Many professional truck drivers suffer from low back pain (LBP) which is thought to be associated with exposure to whole-body vibration (WBV). The objectives of this study were to: (i) characterize general health, regional body pain and WBV exposures, (ii) evaluate the associations between different WBV parameters and health outcomes, and (iii) determine whether there were factors which affect a truck driver’s WBV exposures. This study analyzed WBV exposures from 96 long-haul truck drivers over their regular work shift (6-15h) per International Standards Organization (ISO) 2631-1 and 2631-5 WBV standards. This study also evaluated regional body pain (10-point scale), low back disability (the Oswestry Disability Index), and physical and mental health (the Short Form 12-item Health Survey). The results demonstrated that the daily vector sum WBV exposures [A(8), VDV(8) and Sed(8)] were above action limits while the predominant z-axis exposures were below action limits.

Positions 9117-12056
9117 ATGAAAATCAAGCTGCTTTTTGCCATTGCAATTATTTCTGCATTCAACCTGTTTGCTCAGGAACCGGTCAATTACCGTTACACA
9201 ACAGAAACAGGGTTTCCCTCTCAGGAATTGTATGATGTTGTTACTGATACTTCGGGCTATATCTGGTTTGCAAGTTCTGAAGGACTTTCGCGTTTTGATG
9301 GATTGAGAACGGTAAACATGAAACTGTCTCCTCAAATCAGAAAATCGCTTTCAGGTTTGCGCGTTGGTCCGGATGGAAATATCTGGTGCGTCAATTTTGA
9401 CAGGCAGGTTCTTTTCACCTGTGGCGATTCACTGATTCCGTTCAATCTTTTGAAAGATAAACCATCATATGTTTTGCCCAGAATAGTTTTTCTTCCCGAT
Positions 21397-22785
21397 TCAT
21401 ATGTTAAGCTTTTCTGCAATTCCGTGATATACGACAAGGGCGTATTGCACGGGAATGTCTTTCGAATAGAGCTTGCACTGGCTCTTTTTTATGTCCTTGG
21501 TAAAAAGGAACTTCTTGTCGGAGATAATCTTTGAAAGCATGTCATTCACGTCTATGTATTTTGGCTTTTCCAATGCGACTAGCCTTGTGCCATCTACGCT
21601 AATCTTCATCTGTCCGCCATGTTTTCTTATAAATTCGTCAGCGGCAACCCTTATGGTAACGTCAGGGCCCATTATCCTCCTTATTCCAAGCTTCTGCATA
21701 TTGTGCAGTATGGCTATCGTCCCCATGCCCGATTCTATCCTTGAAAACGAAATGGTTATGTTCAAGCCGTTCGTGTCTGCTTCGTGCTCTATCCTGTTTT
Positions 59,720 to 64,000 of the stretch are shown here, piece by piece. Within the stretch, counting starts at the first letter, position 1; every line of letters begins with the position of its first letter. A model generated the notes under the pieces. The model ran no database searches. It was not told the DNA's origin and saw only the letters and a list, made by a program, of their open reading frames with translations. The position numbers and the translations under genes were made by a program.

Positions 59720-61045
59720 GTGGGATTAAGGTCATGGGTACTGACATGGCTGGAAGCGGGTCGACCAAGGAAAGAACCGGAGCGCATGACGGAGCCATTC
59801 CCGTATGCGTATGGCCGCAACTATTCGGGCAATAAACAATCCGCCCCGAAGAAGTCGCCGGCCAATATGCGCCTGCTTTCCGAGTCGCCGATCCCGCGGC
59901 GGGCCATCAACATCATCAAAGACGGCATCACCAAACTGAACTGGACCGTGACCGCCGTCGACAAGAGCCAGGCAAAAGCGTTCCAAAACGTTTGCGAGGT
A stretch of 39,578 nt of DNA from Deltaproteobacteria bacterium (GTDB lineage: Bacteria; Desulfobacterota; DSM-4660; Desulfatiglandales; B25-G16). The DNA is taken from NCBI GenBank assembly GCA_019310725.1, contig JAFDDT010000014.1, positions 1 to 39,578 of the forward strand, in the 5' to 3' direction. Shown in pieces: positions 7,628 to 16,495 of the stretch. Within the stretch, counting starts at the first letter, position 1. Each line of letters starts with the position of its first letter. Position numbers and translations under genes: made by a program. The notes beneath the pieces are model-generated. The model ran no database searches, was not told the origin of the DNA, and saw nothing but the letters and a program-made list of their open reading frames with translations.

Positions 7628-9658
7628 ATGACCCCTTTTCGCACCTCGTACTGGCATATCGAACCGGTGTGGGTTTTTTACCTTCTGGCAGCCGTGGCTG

Among all the musculoskeletal outcomes, LBP was the most prevalent (72.5%) with average LBP score of 2.9 (SD: 2.0). The SF-12 health scores demonstrated that truck drivers in general had lower physical health status than the general US population (P’s < 0.04) and that physical health status decreased as WBV exposures increased (P = 0.03). In addition, the correlations between the WBV measures and health outcomes indicated that A(8) exposure measures had a stronger link to musculoskeletal (LBP) and other health outcomes than the VDV(8) and Sed(8) measures. Finally, seat manufacturer and seat age were two factors which had a strong influence on WBV exposures.